A state worse than death

Is there a state of life that’s worse than death? A lot of people — a large majority of Canadians, in fact — think so. That’s why about 84 per cent of poll respondents recently agreed that a doctor should be able to help terminally ill patients end their own lives, under certain well-defined conditions.

Is there a state of life that’s worse than death? A lot of people — a large majority of Canadians, in fact — think so.

That’s why about 84 per cent of poll respondents recently agreed that a doctor should be able to help terminally ill patients end their own lives, under certain well-defined conditions.

If it were not true that there can be states of life worse than death, the Supreme Court of Canada would not be considering overturning its own 21-year-old ruling against medically-assisted suicide, in a case beginning this week.

If people throughout society did not believe there are states of life worse than death, suicide itself would not be as common as it is in Canada.

Still, a philosophical argument holds that it is never rational for a person to choose to die, therefore we cannot allow irrational people to decide their own fates.

A second philosophy, held by the federal government, says that a mentally-competent person living in pain with an incurable degenerative disease cannot be allowed to request medical assistance to end their suffering.

That is because once the absolute ban on assisted suicide is broken, vulnerable people will be pressured to request it, or feel as if their own lives have been devalued.

It’s hard enough to live with a severe disability. Nobody in that position needs to struggle for meaning in one’s own life, believing there are people out there who would rather you just asked to die.

Whatever the letter of the law might say, it is these philosophies that the Supreme Court must weigh in their deliberations.

Lee Carter is the daughter of Kathleen Carter, who was 89-years-old and suffering from ALS when she left Canada for another country where assisted suicide is legal. She died there, under a doctor’s care.

Kathleen Carter could not take advantage of a B.C. Supreme Court decision in favour of her right to choice, because the federal government successfully appealed that decision in the B.C. Court of Appeal a year later.

Gloria Taylor was also a plaintiff in that case and she became the only Canadian to win the right to a medically-assisted end of life.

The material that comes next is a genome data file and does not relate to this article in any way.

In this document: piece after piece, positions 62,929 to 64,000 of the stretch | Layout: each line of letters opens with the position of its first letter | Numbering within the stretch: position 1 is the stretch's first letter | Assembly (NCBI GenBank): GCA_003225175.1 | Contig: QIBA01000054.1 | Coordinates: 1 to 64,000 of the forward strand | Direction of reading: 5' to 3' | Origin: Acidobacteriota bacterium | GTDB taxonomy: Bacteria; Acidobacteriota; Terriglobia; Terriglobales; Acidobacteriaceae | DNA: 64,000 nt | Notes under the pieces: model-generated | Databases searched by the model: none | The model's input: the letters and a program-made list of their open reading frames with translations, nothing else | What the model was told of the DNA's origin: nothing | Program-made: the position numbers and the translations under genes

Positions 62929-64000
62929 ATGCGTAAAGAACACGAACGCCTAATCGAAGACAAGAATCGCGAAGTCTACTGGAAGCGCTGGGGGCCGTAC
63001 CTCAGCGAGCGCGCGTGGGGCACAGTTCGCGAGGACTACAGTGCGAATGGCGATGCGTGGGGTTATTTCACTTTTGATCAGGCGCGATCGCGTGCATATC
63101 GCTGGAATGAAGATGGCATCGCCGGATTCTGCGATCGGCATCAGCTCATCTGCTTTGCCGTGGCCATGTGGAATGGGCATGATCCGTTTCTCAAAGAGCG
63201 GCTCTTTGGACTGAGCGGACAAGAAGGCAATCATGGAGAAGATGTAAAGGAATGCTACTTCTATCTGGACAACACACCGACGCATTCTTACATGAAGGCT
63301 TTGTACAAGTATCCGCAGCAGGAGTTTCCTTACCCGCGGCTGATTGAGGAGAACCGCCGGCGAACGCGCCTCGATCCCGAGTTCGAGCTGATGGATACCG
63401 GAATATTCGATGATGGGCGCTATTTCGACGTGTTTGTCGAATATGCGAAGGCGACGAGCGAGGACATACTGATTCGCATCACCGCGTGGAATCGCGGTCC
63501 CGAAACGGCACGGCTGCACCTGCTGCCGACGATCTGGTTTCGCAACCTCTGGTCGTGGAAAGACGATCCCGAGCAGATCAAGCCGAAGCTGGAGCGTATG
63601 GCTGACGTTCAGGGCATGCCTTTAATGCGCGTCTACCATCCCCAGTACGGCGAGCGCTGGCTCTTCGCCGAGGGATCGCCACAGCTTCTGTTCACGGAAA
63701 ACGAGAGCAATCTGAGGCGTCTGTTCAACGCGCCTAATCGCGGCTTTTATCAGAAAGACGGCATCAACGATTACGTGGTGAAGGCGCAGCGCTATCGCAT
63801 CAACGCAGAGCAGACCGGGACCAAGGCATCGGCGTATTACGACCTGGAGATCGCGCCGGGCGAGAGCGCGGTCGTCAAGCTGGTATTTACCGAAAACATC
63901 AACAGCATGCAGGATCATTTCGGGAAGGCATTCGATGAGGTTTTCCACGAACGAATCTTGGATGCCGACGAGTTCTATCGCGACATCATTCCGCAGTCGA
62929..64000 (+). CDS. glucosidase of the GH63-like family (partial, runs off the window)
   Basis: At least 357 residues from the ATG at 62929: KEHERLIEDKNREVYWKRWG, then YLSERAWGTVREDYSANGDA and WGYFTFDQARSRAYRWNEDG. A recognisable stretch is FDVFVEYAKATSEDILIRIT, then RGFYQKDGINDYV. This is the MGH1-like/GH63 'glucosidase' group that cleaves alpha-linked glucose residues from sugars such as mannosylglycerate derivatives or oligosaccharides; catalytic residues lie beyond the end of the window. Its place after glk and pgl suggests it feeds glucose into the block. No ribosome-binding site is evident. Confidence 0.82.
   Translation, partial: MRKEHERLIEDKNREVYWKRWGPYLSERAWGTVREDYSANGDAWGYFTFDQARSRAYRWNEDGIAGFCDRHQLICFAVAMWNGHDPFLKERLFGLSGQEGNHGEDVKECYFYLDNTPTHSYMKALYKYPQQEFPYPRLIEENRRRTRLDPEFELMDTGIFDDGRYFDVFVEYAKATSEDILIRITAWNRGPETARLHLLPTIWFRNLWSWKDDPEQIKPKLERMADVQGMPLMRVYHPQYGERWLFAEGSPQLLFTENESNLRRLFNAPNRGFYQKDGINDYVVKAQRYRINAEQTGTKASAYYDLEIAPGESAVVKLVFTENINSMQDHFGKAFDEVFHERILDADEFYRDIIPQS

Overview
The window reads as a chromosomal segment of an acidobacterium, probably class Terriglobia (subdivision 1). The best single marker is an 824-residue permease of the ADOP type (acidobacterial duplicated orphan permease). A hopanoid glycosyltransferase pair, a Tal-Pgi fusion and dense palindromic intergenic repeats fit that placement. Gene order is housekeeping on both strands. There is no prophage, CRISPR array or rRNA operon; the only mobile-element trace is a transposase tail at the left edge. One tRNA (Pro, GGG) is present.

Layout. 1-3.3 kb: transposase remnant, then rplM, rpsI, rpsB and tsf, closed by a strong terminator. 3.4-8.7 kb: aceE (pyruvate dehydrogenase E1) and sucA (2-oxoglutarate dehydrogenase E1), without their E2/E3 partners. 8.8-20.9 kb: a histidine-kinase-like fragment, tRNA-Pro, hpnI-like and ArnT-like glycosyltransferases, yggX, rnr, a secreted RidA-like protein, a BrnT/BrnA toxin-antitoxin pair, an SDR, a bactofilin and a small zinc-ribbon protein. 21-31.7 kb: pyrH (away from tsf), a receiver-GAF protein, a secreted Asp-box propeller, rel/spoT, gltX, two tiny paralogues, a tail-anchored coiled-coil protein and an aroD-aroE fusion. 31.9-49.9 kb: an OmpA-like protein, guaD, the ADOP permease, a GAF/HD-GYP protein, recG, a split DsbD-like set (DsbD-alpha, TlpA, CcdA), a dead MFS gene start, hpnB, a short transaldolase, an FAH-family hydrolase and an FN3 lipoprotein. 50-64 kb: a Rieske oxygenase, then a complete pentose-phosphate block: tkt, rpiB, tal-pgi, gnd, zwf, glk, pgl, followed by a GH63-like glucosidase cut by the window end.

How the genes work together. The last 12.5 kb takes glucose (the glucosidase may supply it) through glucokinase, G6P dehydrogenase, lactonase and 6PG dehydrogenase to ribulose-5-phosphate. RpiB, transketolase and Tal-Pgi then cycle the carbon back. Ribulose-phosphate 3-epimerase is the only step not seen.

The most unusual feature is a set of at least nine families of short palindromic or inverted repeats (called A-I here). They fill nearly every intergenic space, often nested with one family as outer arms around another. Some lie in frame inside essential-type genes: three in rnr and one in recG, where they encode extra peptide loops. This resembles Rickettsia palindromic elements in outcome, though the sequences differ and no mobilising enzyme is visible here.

But she died from her illness before she could make use of the choice the B.C. Supreme Court temporarily gave her.

Lee Carter, who helped her mother throughout the court battles, and into Switzerland, says her entire family has been living under a cloud of potential federal charges ever since.

Obviously, they hope that whatever comes out of the Supreme Court next will provide some closure.

In Canada, it is considered immoral to keep a pet alive, suffering the pain of an incurable disease. But in Canada, it is illegal for a person living in the same condition as a sick and dying animal to request the same grain of mercy.

The morality or immorality of that condition is not considered in the letter of the law.

Believe it or not, it is the questions of morality and the prevailing social standards of the day, not the letter of the law alone, that are on the desk of the court today.

Two years ago, before the B.C. Supreme Court decision in favour of Carter and Taylor was overturned on appeal, the federal government was given a one-year deadline to rewrite the laws concerning the issue of choice, for a right to die with dignity.

Instead, the government will fight the issue in the next higher court. Meanwhile, speeches are being made about improving the state of palliative care in the nation. Also needed, but not quite to the point.

In 1726, British satirist Jonathan Swift wrote his third volume of Gulliver’s Travels. In the book, Gulliver visited the land of the Struldbrugs, a race of people who were immortal. They had endless years to pursue science, art and philosophy.

But they were also condemned to suffer the consequences of old age. They lost their hair, their eyesight and their health as they sunk into ever-increasing frailty. A state of life, you could say, worse than death.

This week, Advocate columnist Talbot Boggs reported how a Canadian born today has a 50/50 chance of living to age 90, and a one-in-10 chance of living to 100.

For many thousands of these children, how will the last 10 years or so of life be experienced? As vital, whole people, or as a sort of Struldbrug?

Our generation always thinks the laws are about us. The Supreme Court needs to think the laws are about the future.

Greg Neiman is a retired Advocate editor. Follow his blog at readersadvocate.blogspot.ca or email greg.neiman.blog@gmail.com.

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